A riot is a rending of the social fabric - and it's quite right to remind politicians and the public of the worth of those of us whose work is to weave, and sometimes repair, that fabric. UNISON was absolutely right to do so.
Whilst ACPO and the Police Federation can be pleased that both the Mayor of London and Her Majesty's Opposition have made the obvious step from that point to questioning forthcoming cuts in policing numbers, it's understandable that firefighters are angry that the cuts they face aren't being challenged to the same extent (http://www.fbu.org.uk/?p=3963) - the FBU are clearly right to articulate that anger.
However, our public services are not simply there to respond to, or pick up the pieces after, social disorder. They also play a role in meeting social need, and sustaining involvement in, and the cohesion of, our communities. The statement from PCS on Tuesday went some way to acknowledging that growing unemployment and inequality, accompanied by cuts in social provision are among the longer term causes for the social conditions from which rioting can arise (http://www.pcs.org.uk/en/news_and_events/news_centre/index.cfm/id/E0A7A515-CEFA-48A4-865EFD52B0A653D3).
Heather Wakefield, writing personally, was able to go a deal further than official comments have in her blog post, rightly picking up on the alienation of inner-city youth and the nature of the policing of those youth as elements in the causation of the riots (http://opinion.publicfinance.co.uk/2011/08/why-there-were-riots-in-lewisham/). This analysis is not a million miles from that offered in the statement issued by my own union branch (http://lambethunison.blogspot.com/2011/08/lambeth-unison-public-statement-in.html).
We certainly need to go beyond praise for our own members to make the point that the deep cuts being made to jobs and services will, without doubt, make such disorder even more likely in future. Our members losing their jobs in the provision of youth services bearing the brunt of cuts can see this and expect to hear us say it.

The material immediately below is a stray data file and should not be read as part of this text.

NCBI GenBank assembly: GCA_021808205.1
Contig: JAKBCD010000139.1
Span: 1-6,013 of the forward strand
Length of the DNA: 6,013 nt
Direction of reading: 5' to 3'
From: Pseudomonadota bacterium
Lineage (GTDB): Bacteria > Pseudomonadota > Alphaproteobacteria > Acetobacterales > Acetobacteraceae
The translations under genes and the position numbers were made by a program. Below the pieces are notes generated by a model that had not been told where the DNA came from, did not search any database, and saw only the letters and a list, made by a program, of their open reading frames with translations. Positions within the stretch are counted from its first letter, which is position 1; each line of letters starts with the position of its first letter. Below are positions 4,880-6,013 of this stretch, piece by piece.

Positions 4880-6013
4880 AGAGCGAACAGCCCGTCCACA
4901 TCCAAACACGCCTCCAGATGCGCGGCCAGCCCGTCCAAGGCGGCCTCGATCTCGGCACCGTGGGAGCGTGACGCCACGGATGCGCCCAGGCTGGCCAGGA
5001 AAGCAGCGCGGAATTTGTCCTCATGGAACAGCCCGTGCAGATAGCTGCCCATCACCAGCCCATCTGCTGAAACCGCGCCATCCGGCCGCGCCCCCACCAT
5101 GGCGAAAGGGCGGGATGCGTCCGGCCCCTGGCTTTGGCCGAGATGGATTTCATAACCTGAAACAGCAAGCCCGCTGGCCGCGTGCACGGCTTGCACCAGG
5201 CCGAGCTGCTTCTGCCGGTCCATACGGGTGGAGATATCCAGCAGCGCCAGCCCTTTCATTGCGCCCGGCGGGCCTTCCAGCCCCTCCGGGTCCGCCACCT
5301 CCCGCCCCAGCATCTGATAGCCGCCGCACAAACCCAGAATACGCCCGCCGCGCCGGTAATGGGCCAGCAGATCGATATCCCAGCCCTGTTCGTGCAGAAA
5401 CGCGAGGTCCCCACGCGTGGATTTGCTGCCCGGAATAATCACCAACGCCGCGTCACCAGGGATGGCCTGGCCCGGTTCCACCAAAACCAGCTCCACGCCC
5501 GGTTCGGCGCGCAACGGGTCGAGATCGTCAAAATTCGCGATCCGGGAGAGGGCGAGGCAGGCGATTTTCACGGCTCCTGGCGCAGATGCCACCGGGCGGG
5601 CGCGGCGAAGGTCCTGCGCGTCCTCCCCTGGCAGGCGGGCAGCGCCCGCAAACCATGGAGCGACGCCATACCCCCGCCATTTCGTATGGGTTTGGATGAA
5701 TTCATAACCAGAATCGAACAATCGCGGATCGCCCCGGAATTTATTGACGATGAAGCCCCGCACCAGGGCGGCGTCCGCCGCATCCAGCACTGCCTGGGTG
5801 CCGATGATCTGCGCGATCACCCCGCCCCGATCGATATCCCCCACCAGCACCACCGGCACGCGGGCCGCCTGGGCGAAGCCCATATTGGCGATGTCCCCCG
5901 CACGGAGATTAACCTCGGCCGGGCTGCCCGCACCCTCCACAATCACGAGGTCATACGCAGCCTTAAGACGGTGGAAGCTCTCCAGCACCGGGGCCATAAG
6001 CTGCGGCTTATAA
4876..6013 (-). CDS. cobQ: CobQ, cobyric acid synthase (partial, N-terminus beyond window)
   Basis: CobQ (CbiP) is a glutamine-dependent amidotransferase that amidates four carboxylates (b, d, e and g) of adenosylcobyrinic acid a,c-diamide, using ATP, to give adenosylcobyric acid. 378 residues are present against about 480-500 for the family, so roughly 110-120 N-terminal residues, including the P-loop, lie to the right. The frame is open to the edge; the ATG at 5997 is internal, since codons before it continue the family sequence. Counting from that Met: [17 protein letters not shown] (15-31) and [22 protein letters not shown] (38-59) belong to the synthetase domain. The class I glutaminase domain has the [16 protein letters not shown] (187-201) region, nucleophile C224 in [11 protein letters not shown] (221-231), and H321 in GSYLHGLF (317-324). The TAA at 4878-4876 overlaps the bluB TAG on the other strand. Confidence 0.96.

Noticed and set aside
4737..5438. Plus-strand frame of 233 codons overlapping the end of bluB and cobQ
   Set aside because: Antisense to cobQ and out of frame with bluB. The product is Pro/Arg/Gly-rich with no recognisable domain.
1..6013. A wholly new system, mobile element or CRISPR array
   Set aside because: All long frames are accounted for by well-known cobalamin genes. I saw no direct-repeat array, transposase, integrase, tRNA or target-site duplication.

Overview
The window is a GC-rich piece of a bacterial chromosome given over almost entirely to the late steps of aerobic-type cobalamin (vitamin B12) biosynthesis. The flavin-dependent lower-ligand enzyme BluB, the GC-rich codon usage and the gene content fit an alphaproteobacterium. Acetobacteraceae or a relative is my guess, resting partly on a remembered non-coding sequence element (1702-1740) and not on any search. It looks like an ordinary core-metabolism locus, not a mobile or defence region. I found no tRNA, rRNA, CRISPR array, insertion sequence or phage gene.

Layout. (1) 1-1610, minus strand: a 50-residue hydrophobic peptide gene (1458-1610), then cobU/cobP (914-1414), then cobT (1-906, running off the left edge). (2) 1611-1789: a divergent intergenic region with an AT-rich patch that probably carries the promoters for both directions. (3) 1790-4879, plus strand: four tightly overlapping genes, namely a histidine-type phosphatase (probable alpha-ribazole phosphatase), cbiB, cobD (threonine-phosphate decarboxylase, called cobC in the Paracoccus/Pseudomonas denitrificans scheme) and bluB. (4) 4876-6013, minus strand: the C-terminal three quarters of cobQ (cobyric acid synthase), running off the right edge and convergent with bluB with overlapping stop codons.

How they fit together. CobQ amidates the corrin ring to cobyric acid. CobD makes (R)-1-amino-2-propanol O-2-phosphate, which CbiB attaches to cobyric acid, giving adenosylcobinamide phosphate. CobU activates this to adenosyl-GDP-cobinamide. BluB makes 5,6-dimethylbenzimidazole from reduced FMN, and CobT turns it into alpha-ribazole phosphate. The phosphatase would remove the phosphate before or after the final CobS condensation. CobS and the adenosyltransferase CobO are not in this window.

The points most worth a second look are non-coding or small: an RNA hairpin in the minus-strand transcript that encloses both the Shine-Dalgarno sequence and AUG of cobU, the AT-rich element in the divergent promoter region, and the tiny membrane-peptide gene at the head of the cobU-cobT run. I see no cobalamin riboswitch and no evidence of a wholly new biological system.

However, the trade union movement has a broader responsibility to those beyond our ranks, including those - predominantly young - people engaged in rioting and looting. Our union movement is not just the largest civil society organisation - it has a particular role to represent the interests of the working class.
Thatcher's grandchildren, who rioted this week, have internalised her message that "there is no such thing as society" - only a dog eat dog world in which you can expect neither hope nor justice and might as well take some "free stuff" from fellow citizens to whom you neither have nor feel any ties of common interest or obligation.
These are the bitter fruits of the failures of our trade union movement - failure to defeat the Tories in the 80s and 90s; failure to assert the interests of our class under New Labour - but also failure to organise young people, in and out of employment.
We can't change the past - but we can now turn our minds to how we take the ethos of collectivism to marginalised and excluded young people. Surely we need to start by stepping up campaigns to protect the services on which young people rely, and to reverse the policies, on EMA in particular, which are further diminishing the life chances of the young?
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